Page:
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Drought in Minnesota's woodlands

As of mid-July 2023, just about all of forested Minnesota is facing abnormally dry or drought conditions. While recent rains have reduced those concerns in some areas, drought conditions could return. This is the third consecutive year of drought across much of the state, and unfortunately, successive years of drought can compound stress on trees. This post includes basic information for woodland stewards concerned about the health of their trees. 

How does drought affect trees?

Trees depend on a steady supply of water in the soil to enable photosynthesis. Although mature trees tend to have extensive root systems, prolonged and severe drought can limit water availability even to large, mature trees. Of course, smaller trees with more limited root systems are also at risk. Trees located on sandy soils are at a higher risk of drought impacts compared to finer-textured soils like loams and clays.

When water is limited, trees are forced to close their stomata (the small pores on the leaves) to retain water and avoid drying out. Unfortunately, keeping stomata closed interferes with the tree’s ability to photosynthesize, producing energy needed for growth, defense against insects and disease, and other essential functions. 

This, in turn, can make trees more vulnerable to insect pests and diseases that are normally innocuous. For example, native insects like bronze birch borer and two-lined chestnut borer (TLCB) rarely kill trees, but when birches and oaks are stressed, TLCB can push them over the edge. The same is true of bark beetles on red pine: native Ips beetles generally don’t kill red pine when conditions are favorable to tree growth, but when the trees are stressed — say by an extended drought — bark beetles can overwhelm tree defenses and cause extensive mortality.

Diseases like cytospora and rhizosphaera needle cast on spruce can also become more serious during a drought. 

What factors other than drought can produce similar symptoms? 

Not all tree decline during a drought is drought-related. For instance, if our current drought continues it may coincide with the annual loss of some northern red oak trees to oak wilt, which is typically most visible in midsummer. Oak wilt is a fungal disease spread by sap-feeding beetles. Sadly, of course many ash trees across southern Minnesota are dying from emerald ash borer, a process that will continue with or without continued drought.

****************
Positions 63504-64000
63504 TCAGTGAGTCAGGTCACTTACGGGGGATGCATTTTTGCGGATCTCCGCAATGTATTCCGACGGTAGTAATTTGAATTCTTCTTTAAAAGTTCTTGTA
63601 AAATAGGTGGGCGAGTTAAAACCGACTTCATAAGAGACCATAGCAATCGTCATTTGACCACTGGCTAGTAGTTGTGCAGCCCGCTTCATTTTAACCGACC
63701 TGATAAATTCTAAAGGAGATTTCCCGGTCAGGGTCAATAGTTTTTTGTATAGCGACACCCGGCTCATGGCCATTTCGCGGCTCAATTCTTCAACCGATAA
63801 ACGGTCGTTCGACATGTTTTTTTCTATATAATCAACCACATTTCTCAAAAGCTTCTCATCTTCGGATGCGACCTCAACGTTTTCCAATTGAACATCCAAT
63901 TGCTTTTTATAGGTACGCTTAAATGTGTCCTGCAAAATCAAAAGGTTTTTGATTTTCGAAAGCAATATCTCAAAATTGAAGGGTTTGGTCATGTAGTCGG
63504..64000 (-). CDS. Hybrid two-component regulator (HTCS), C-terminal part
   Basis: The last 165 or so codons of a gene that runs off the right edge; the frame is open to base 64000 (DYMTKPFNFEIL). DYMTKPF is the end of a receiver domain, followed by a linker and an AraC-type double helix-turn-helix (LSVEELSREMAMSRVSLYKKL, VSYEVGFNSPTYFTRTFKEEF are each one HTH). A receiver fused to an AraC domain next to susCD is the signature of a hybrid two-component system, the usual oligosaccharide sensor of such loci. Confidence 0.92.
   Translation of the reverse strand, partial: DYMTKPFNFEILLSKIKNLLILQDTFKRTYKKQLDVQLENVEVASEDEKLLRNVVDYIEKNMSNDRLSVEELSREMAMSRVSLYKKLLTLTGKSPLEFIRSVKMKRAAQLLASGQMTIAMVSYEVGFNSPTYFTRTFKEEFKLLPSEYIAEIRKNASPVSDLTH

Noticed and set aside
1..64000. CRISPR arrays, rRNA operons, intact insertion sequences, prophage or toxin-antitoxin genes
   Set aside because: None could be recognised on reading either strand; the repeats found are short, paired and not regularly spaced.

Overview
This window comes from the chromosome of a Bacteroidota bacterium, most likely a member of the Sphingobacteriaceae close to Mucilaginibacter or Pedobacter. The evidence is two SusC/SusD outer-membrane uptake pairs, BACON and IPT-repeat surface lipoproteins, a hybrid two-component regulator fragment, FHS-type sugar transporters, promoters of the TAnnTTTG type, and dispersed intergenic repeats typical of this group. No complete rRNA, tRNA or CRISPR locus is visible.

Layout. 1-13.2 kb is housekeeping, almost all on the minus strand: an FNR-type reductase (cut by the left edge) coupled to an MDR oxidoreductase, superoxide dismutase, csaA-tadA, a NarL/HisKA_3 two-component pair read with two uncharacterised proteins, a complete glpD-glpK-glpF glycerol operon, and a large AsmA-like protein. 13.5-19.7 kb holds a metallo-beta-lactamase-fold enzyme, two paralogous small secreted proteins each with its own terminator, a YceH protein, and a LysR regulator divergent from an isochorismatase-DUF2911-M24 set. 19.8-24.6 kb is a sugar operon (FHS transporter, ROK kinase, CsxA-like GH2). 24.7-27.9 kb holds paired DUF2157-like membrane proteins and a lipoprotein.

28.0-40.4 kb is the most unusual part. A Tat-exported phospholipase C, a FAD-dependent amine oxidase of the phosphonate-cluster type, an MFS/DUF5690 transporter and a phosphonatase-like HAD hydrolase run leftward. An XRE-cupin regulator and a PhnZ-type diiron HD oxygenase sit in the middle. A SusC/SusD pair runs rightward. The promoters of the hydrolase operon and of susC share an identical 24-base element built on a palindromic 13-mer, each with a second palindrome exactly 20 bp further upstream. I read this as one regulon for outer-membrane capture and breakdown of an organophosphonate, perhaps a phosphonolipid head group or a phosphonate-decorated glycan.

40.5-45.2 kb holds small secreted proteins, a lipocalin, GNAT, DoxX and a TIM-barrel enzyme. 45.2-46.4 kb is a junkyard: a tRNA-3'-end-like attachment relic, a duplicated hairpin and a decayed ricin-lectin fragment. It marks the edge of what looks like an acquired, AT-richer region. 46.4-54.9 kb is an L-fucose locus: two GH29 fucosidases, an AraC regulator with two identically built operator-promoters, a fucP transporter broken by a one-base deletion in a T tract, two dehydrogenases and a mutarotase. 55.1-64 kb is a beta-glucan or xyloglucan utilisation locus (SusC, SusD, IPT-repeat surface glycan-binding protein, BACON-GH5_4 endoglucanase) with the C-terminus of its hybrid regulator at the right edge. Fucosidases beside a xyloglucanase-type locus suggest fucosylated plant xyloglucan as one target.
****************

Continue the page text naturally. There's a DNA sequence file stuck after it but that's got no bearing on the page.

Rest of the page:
What can be done to keep trees and woodlands healthy?

If possible, avoid adding further stress by not pruning, thinning, or wounding trees during a severe drought. (The Minnesota Department of Natural Resources recommends avoiding thinning woodlands for a year after a drought.)

Water yard trees and seedlings with limited root systems if you can. You can also manage woodlands to increase adaptive capacity and ecological resilience: in at least some forest ecosystems, lower stocking (lower vegetation density) has been shown to reduce drought risk and improve forest resilience.

If you have trees killed by bark beetles or oak wilt, remove the affected wood as soon as possible and before the next growing season to avoid further spread.

Managing invasive plants can reduce competition within a forest. In addition, there’s some research that allelopathic properties of some invasive plants can increase because of drought so removing or treating those plants may be particularly beneficial. 

Don't forget to keep yourself healthy! Make sure you know the signs of heat-related illness if working in the woods during hot weather, and take precautions to stay healthy and hydrated. And if the drought is getting you down, check out this article: Drought, smoke and climate change getting you down? You’re not alone.

A good source of drought status information

The U.S. Drought Monitor provides weekly updates on drought maps across the U.S., and here in Minnesota.

Author: Eli Sagor, Extension forestry specialist

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